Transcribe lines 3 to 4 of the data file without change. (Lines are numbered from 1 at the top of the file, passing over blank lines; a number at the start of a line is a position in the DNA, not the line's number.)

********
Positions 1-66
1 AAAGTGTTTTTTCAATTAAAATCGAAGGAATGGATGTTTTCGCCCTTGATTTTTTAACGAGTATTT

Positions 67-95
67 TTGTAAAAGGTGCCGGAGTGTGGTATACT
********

Positions 67-95
67 TTGTAAAAGGTGCCGGAGTGTGGTATACT